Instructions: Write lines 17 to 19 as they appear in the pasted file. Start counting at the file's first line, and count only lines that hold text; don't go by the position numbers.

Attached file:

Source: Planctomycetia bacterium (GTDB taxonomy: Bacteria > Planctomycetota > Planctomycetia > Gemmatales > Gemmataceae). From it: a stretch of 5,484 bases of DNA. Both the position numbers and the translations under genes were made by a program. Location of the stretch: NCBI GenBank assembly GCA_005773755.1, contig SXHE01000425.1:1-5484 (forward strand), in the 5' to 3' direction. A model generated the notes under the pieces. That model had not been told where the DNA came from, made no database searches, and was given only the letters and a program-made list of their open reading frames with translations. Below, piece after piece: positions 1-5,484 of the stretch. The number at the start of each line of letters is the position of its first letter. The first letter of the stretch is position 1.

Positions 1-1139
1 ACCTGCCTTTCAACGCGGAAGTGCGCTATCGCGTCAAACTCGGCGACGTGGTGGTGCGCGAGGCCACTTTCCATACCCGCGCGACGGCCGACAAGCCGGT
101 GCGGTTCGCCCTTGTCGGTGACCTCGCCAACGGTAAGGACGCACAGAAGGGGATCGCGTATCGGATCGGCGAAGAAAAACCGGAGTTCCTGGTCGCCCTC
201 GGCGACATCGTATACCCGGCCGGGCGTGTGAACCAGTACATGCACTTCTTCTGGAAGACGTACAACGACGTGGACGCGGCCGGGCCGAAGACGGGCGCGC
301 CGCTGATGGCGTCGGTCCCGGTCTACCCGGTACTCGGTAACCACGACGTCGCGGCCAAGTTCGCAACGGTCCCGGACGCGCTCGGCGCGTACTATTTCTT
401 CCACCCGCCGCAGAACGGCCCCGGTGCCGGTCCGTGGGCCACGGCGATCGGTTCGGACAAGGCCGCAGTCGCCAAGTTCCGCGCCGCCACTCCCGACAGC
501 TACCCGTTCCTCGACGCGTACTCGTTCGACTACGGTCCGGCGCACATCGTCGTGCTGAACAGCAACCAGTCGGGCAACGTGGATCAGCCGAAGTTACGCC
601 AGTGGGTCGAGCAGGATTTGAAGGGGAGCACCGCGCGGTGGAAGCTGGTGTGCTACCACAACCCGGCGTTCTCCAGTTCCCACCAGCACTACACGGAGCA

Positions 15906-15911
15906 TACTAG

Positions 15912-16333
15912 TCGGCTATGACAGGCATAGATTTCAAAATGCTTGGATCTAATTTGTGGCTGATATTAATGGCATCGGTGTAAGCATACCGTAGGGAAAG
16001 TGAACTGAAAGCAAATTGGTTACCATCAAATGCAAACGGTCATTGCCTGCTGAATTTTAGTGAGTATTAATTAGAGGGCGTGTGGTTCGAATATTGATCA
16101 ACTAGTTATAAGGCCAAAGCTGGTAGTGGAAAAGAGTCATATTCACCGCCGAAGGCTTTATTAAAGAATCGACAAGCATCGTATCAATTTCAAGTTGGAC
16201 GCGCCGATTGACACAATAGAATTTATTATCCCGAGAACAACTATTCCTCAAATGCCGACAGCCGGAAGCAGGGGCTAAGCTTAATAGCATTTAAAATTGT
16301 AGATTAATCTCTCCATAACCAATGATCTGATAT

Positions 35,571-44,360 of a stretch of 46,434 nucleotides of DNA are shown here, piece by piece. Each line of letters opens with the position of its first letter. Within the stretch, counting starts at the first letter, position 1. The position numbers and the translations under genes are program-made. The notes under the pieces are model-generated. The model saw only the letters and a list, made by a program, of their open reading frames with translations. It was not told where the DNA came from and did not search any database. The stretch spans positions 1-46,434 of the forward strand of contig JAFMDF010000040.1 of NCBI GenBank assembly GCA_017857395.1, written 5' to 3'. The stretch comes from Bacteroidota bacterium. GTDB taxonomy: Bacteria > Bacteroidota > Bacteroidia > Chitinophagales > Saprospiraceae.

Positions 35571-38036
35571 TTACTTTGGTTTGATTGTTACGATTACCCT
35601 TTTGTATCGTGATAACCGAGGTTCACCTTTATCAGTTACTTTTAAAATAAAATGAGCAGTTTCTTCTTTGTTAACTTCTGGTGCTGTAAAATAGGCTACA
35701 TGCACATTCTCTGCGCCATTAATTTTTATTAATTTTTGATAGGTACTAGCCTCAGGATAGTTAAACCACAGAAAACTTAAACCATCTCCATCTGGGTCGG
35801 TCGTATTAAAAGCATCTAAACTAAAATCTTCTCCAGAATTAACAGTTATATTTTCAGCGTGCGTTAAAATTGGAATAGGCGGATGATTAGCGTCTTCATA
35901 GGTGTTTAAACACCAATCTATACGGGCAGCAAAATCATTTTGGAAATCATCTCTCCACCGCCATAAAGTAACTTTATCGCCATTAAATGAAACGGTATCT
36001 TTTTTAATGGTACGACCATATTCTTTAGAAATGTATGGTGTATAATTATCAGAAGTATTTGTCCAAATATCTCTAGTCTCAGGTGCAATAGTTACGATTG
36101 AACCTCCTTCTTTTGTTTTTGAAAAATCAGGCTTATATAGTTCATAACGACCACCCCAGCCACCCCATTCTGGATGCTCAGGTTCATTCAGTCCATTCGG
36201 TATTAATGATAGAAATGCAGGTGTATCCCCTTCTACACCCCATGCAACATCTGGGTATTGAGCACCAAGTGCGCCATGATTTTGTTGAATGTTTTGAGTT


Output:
16301 AGATTAATCTCTCCATAACCAATGATCTGATAT

Positions 35,571-44,360 of a stretch of 46,434 nucleotides of DNA are shown here, piece by piece. Each line of letters opens with the position of its first letter. Within the stretch, counting starts at the first letter, position 1. The position numbers and the translations under genes are program-made. The notes under the pieces are model-generated. The model saw only the letters and a list, made by a program, of their open reading frames with translations. It was not told where the DNA came from and did not search any database. The stretch spans positions 1-46,434 of the forward strand of contig JAFMDF010000040.1 of NCBI GenBank assembly GCA_017857395.1, written 5' to 3'. The stretch comes from Bacteroidota bacterium. GTDB taxonomy: Bacteria > Bacteroidota > Bacteroidia > Chitinophagales > Saprospiraceae.

Positions 35571-38036